These walls talk
Story of practice: Punavai o le Atamai, South Dunedin
- Using the centre walls to make Pacific cultural values visible
- Weaving of Pacific values and the principles of Te Whāriki from the first meeting with ‘āiga (family)
- Showing the links between Pacific values, experiences for tamaiti (children), and Te Whāriki
If you visit the Punavai o le Atamai, you cannot help but notice what the kaiako refer to as culture walls. They use the walls of their centre to mount big displays to make cultural values from across the Pacific visible. Alongside these displays sit the principles of Te Whāriki. These have such an impact on ‘āiga that kaiako say the walls talk. Pacific values and the principles of Te Whāriki are intentionally woven into everyday practice and it starts from the very first meeting with the ‘āiga.
Punavai o le Atamai is a Christian based early learning setting in South Dunedin. It is located in the grounds of the Ekalesia Faapotopotoga Kerisiano Samoan Church. It was started in the 1970s by a group of women. They wanted to establish strong connections to their Samoan heritage by immersing their tamaiti in Samoan language, culture, and everyday activities.
Pacific values and ngā Kaupapa whakahaere
The philosophy of the Punavai is founded firmly on Pacific values. Kaiako, Marcel Taani, says, “Our philosophy and the way we teach is founded on alofa (love), tautua (service), and, fa’alaoalo (respect). These are tied to the Kaupapa whakahaere – the Principles of Te Whāriki, and our commitment to ensure Pacific tamaiti succeed as Pacific. We want to make Pacific cultures visible.”
E le sua le lolo i se popo e tasi
It takes more than one coconut to produce a substantial amount of oil
This Samoan proverb has become very important to the kaiako at the Punavai because it reminds them of the value of collaborating together with their community. Marcel says, “One of our mentors shared this proverb with us and it is now one of the ideas that motivates us: Together we can make a difference and show how our values can be part of what we do on a daily basis.”
Everyday, Pacific values can be seen, heard, and even felt. Kaiako draw from a wide range of lotu (prayers), pese (songs), and art experiences to create a rich learning environment that starts by acknowledging how people are connected to one another by their cultures.
Pacific values and ngā Kaupapa whakahaere intentionally woven from the first visit
For all the team, the principles of Family and community | Whānau tangata and Empowerment | Whakamana, lay the foundations for a strong sense of belonging and wellbeing that starts during the ‘āiga transition from home.
During the first few visits, there is a purposeful focus on whanaungatanga: Relationships | Ngā hononga, through kanohi-ki-te-kanohi, (face-to-face) interactions with ‘āiga and tamaiti. Body language is as important as kōrero.
Marcel says, “We can see the nervousness in their shoulders when they first arrive. ‘Āiga are often full of concern about their child. They are also concerned about how their beliefs and values will be upheld. But, like I was walking around with a new parent and then we stopped in front of the Tongan wall and there was this audible ‘Ahh’ and I saw her relax. There in front of her, on display, were images that connected to her cultural values and her spiritual beliefs.”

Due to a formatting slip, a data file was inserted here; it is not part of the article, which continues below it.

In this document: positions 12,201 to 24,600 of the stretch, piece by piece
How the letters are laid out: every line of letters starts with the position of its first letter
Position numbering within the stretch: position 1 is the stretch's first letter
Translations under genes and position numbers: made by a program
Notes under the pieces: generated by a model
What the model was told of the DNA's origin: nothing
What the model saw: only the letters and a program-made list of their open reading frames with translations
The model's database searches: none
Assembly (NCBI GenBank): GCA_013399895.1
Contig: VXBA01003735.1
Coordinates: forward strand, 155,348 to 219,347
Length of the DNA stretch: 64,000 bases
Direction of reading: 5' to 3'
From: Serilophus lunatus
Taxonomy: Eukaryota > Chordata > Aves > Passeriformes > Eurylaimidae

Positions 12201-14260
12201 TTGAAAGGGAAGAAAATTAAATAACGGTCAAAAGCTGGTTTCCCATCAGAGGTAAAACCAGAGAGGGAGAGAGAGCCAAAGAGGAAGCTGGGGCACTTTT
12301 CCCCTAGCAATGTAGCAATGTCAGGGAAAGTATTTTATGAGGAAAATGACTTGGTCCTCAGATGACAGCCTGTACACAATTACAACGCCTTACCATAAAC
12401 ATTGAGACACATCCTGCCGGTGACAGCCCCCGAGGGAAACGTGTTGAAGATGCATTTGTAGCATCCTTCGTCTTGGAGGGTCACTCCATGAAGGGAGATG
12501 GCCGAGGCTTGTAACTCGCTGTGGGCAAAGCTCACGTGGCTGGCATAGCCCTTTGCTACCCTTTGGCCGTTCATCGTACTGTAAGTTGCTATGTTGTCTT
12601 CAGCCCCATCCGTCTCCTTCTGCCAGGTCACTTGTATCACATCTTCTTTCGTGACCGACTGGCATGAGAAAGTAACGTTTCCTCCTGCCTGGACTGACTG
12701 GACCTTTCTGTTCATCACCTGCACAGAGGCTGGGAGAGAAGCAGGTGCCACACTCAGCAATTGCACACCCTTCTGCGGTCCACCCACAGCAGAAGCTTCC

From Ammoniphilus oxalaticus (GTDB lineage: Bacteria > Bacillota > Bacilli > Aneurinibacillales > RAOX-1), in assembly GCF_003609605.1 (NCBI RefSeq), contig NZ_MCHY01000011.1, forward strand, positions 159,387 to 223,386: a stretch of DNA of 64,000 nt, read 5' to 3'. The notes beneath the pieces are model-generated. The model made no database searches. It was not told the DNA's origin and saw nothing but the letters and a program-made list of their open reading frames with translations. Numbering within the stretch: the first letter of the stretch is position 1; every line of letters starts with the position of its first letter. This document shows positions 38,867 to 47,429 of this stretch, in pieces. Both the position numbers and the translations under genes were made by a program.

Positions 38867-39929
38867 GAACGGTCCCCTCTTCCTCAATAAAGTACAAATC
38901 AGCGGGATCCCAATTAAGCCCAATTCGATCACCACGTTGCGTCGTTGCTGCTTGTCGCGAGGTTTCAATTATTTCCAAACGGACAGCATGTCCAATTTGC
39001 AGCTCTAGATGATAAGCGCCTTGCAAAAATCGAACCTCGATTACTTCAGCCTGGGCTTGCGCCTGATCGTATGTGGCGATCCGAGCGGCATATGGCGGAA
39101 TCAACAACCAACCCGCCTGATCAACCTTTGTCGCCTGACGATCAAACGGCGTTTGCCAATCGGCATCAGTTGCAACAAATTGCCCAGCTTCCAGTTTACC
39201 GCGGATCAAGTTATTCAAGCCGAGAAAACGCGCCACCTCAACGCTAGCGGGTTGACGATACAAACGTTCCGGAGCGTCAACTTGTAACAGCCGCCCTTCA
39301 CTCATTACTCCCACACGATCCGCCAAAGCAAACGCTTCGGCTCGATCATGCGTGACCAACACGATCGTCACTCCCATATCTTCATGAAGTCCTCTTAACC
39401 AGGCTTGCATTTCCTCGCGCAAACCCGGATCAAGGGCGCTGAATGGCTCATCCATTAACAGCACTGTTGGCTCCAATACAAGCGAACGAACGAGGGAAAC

The environment of the Punavai complements conversations by reflecting the diverse cultures of the tamaiti attending the Punavai. The culture walls (their term) act as a resource and create opportunities for the kaiako to talk with ‘āiga about how spiritual beliefs and values are embedded into everyday experiences through lotu, pese, dance, and art. The walls also reflect the diversity of different Pacific cultures. Marcel says, “If you can see yourself amongst others, you gain a sense of identity and belonging.”
Pacific values and ngā Kaupapa whakahaere in everyday practice
One example of how the kaiako built Pacific values into their everyday practice began with storytelling. After a talanoa (discussion) about traditional storytelling, kaiako invited one of the elders to a fono (the word the centre uses for mat time) to share the story of Sina. This story is about a beautiful girl and an eel. It is also about the origins of the coconut tree.
The story grew into a full scale production. Parents got involved by bringing in resources that could be used to make props. Kaiako and the children made a coconut tree.
The Kaupapa whakahaere | Principles: Family and community | Whānau tangata, Empowerment | Whakamana, Relationships | Ngā hononga, and Holistic development | Kotahitanga were apparent in the discussions kaiako had with one another and with ‘āiga. It was clear that the story and production strengthened relationships with family and community and was empowering for the tamaiti.
Kaiako used the storytelling experience to talk with ‘āiga about holistic learning – they were able to show links between what they were teaching, how they were teaching, and what children were learning.
Marcel says, “We know about the strands and learning outcomes, and we write about these in our profile books, but out in the Puna, we talk about holistic development.” For these kaiako, holistic development is linked to the Church values and the cultural values. He says. “We also talk about other Pacific cultures and te ao Māori too – that adds another dimension to what holistic means.”
This holistic approach was empowering for tamaiti, kaiako, and ‘āiga who could see and hear connections between Te Whāriki, cultural values, and spiritual beliefs.